Life in Code is a collection of essays by Ellen Ullman, a writer with a background in programming/software engineering. In this collection, she muses on the life of an engineer, the role of privacy in the modern-day internet age, the rise and fall of tech economies over the last 35 years, and the sociopolitical dynamics of tech culture of Silicon Valley and San Francisco. (Which couldn’t be anymore timely with the recent news of privacy concerns from our internet big brothers.)
I enjoyed the stories when she talked about coding back in the 80s. I honestly can’t imagine trying to solve complex problems without online, searchable documentation, Stackoverflow, or even google searches . I respect the willingness to dive through pages of manuals to find one nugget of inspiration for trying something a different way. And not to give too much away, but the solutions she describes while bug hunting aren’t any different from the culprits we find today when troubleshooting code.
I have never worked full-time as a developer/software engineer/programmer, but I definitely found parallels to my technology career.
In one section she describes the life of software in the context of the life of a programmer, “If you are a programmer, it is guaranteed that your work has errors. These errors will be discovered over time, most coming to light after you’ve moved on to a new job… At the old job, they will say terrible things about you after you’ve gone. This is normal life for a programmer.”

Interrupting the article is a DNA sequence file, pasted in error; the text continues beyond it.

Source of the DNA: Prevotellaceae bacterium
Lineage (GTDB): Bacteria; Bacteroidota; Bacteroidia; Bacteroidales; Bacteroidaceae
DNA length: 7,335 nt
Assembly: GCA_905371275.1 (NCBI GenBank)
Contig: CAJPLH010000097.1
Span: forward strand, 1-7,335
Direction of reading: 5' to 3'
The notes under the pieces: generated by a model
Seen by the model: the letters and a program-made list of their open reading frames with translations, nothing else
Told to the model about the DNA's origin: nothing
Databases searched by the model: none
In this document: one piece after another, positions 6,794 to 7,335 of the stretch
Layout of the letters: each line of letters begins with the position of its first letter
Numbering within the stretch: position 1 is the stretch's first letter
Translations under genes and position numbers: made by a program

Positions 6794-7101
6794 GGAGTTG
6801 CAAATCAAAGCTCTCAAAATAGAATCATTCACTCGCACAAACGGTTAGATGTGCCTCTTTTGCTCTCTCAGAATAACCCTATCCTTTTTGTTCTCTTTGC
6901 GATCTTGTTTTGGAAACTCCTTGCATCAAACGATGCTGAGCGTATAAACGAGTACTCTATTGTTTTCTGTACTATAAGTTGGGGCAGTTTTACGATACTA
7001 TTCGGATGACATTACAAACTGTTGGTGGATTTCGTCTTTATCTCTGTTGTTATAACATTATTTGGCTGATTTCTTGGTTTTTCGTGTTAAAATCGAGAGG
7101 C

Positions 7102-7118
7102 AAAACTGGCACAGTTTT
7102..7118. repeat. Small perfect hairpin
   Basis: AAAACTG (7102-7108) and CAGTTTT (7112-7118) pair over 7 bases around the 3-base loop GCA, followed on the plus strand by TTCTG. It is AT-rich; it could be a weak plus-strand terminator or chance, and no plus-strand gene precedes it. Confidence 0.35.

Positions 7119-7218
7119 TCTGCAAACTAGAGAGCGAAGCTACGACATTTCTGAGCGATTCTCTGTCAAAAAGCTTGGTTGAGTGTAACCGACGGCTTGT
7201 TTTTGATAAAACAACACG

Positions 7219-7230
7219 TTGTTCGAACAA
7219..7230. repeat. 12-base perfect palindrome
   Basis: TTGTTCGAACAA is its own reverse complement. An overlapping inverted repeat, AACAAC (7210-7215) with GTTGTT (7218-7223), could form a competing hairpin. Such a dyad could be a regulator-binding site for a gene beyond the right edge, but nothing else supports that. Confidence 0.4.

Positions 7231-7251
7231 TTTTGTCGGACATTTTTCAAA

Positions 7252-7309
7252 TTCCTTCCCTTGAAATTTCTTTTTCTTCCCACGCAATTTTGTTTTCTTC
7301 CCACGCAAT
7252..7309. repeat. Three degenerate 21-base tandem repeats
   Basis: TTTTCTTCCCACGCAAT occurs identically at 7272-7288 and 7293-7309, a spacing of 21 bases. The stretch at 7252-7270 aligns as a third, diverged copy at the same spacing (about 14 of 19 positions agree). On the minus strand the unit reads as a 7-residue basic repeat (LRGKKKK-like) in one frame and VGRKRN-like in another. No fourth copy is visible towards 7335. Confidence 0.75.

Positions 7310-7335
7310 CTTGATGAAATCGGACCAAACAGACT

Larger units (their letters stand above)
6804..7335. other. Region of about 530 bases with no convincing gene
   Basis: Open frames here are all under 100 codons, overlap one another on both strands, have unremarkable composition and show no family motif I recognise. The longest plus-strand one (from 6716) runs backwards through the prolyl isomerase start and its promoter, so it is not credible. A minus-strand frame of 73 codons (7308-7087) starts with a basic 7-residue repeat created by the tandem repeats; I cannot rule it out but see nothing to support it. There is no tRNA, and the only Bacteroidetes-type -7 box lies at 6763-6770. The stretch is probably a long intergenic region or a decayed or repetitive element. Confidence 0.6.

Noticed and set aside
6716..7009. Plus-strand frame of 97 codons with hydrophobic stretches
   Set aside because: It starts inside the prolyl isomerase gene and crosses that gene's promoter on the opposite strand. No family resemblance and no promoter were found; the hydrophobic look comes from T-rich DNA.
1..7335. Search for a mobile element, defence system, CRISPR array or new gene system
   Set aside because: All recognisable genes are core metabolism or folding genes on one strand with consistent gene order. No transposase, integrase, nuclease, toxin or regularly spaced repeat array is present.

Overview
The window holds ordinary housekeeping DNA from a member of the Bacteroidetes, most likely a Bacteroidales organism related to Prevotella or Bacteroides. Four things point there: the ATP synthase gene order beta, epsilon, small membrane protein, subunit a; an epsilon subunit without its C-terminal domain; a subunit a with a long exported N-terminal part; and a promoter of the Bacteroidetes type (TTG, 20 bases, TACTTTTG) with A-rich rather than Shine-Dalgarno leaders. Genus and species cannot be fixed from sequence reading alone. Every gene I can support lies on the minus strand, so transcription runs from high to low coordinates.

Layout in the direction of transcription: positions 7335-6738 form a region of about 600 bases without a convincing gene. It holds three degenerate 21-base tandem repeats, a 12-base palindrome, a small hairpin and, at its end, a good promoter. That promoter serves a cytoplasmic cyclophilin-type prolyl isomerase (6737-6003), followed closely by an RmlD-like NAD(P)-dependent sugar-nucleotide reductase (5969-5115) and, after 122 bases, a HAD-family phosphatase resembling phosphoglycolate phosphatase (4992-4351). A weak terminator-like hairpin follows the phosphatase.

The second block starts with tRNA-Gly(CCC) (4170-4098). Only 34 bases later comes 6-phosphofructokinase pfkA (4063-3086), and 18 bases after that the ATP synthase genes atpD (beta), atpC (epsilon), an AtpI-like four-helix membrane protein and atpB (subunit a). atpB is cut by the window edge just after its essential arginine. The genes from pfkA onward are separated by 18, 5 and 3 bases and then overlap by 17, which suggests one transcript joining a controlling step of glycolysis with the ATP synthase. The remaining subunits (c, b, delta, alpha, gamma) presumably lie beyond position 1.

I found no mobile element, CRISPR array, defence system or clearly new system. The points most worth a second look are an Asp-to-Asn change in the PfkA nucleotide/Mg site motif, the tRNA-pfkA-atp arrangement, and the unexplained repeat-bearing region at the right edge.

My current role is a sales engineer, she bites hard at this when talking about a fellow developer that became a sales engineer and it hits a little too close to home. “When asked we said, ‘Frank is now in sales.’ This was equivalent to saying he was dead.”
She talks about the drive of an engineer, “I’m an engineer for the same reason anyone is an engineer: a certain love for the intricate lives of things, a belief in a functional definition of reality. I do believe that the operational definition of a thing — how it works — is its most eloquent self-expression.”
And again another analogy I found relevant to the infrastructure that I have spent my career defining, building, and refining. “And down under all those piles of stuff, the secret was written: we build our computers the way we build our cities — over time, without a plan, on top of ruins.”
She also tackles the subject of being a female in a male-dominated industry. She makes reference a few times to the internet rises and falls in her home of San Francisco and how during those peaks, the young white and asian men are the ones making the fortunes.
Overall, it was an enjoyable read for anyone who has lived in the technology world for any amount of time.